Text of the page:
"Sherlock Holmes and the Necronomicon" Graphic Novel Review
Written by James Ferguson
Published by Dark Horse Comics
Written by Sylvain Cordurie
Illustrated by Laci
2015, 100 Pages
Graphic Novel published on October 7th, 2015
There's been a resurgence of Sir Arthur Conan Doyle's Sherlock Holmes of late, with appearances in movies and an amazing BBC series. Creators are putting the great detective through new adventures and facing strange enemies he's never encountered before. Was it only a matter of time before he came across the Necronomicon?
This graphic novel, a reprinting of work originally published in France, is a sequel to another tale of Sherlock Holmes in which he battles vampires, so this is not the character's first experience with the supernatural. From what I've seen, one of the things that seems to set Holmes apart is his staunch refusal to accept anything mystical in nature. He can always provide a logical solution, as seen in The Hound of the Baskervilles where he debunks the existence of werewolves. After dealing with legitimate vampires, he seems to be more open to the idea of the occult.
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The comic opens with Holmes on a journey through the Antarctic. He's a bit lost after the death of his nemesis, Moriarty. Unfortunately, this lack of drive follows the character throughout the duration of the book. The keen observational deductive sense is not on display here. Things just kind of happen to him.
The real star of Sherlock Holmes and the Necronomicon is not the title character, but Moriarty, who has returned from the dead, although not quite as he had intended. He's missing a piece of himself and he needs Holmes to retrieve it. Moriarty is a fantastic villain, willing to go to any lengths to get what he wants. He's absolutely ruthless. There's a chilling scene where he confronts Holmes and the police in a public area and threatens to kill thousands of people nearby. This is no idle threat, as he demonstrates how capable he is of carrying out this task with a few innocent passersby.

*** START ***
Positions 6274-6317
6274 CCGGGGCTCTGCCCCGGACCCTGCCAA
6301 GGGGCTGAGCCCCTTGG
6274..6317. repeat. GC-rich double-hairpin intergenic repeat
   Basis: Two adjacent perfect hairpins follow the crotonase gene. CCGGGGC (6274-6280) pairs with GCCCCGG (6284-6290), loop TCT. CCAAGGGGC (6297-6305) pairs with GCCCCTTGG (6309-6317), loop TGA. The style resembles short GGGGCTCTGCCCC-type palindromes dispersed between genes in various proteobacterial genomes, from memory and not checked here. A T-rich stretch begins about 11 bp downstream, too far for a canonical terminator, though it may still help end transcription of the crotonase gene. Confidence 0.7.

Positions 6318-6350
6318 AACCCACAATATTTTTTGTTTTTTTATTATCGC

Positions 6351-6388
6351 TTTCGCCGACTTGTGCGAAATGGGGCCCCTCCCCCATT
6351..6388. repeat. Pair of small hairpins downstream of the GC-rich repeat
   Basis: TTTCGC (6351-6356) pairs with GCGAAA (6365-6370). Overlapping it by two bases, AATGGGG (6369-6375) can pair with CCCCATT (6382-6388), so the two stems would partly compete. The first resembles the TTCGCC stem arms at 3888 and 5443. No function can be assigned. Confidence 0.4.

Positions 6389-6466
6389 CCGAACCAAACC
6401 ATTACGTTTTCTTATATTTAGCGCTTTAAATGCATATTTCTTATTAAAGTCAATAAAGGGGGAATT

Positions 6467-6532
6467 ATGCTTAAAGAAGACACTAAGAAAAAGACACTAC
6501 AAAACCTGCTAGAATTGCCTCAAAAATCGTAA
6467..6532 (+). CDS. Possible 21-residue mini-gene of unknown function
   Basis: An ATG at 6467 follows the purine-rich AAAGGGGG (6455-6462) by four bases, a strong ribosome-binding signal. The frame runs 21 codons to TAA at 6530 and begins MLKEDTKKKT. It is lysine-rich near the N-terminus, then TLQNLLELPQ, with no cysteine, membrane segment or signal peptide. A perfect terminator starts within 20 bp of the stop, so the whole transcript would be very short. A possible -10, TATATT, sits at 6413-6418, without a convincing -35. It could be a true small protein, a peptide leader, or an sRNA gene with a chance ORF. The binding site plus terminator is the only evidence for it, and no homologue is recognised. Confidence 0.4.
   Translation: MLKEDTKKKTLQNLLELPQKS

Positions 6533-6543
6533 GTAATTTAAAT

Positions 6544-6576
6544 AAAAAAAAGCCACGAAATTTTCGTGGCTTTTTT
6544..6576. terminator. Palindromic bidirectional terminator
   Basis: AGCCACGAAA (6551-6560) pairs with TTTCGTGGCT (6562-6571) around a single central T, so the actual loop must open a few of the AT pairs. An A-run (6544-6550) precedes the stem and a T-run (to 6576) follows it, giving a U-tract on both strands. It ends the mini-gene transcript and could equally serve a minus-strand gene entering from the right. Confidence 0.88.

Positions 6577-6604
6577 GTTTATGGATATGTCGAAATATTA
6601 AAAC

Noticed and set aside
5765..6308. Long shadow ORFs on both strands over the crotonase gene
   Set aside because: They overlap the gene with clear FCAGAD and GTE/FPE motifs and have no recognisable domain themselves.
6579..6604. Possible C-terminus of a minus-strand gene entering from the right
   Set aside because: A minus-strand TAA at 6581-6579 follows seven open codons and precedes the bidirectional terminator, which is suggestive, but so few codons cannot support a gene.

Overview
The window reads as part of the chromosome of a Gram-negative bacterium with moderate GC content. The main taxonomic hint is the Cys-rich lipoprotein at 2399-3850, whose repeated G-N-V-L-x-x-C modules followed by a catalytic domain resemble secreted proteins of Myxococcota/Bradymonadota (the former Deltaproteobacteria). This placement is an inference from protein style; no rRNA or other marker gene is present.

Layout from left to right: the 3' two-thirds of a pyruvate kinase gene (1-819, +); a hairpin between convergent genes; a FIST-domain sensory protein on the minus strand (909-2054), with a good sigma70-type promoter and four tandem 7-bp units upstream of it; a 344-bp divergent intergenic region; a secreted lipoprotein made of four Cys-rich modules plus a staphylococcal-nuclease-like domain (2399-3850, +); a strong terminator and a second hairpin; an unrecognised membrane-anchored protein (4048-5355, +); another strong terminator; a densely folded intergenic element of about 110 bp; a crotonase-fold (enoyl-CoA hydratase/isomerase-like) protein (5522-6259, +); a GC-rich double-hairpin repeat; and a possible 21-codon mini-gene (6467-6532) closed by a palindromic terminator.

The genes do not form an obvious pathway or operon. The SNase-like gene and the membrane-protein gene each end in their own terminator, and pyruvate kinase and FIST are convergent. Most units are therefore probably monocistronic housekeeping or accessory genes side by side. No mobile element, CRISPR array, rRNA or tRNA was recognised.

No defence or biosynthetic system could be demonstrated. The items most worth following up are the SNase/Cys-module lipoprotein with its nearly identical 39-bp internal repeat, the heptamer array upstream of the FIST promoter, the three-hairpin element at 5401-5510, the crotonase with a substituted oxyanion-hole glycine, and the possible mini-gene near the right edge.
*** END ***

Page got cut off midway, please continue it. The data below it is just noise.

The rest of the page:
After a shootout with the cops, Moriarty takes a bullet to the face, leaving him scarred. His cheek is ripped off, exposing his jaw underneath, not unlike the Batman villain Two Face. He appears otherwise normal, which gives this a very creepy vibe. Artist Laci really delivers on this design. Moriarty has dark, cold eyes just above this hideous open teeth.
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The extent of the power at play with the Necronomicon is epic. It starts out small before growing to some horrifying scenes. When you see a group of men shrivel up into puddles of blood and goo, it's time to go home. That should really be the point where you realize you might not be cut out for this fight and call in a professional from housewares.
I'm certainly not against Sherlock Holmes dealing with the supernatural. It can open the character up to an endless array of possible new stories. This book takes place in a world where Holmes has come to terms with the existence of the occult, but it's not a full-fledged supernatural detective like Cal MacDonald or Lucius Fogg. It's certainly not his specialty. He seems off his game here and I don't know that it's because he's confronting insanity-inducing monsters or what.
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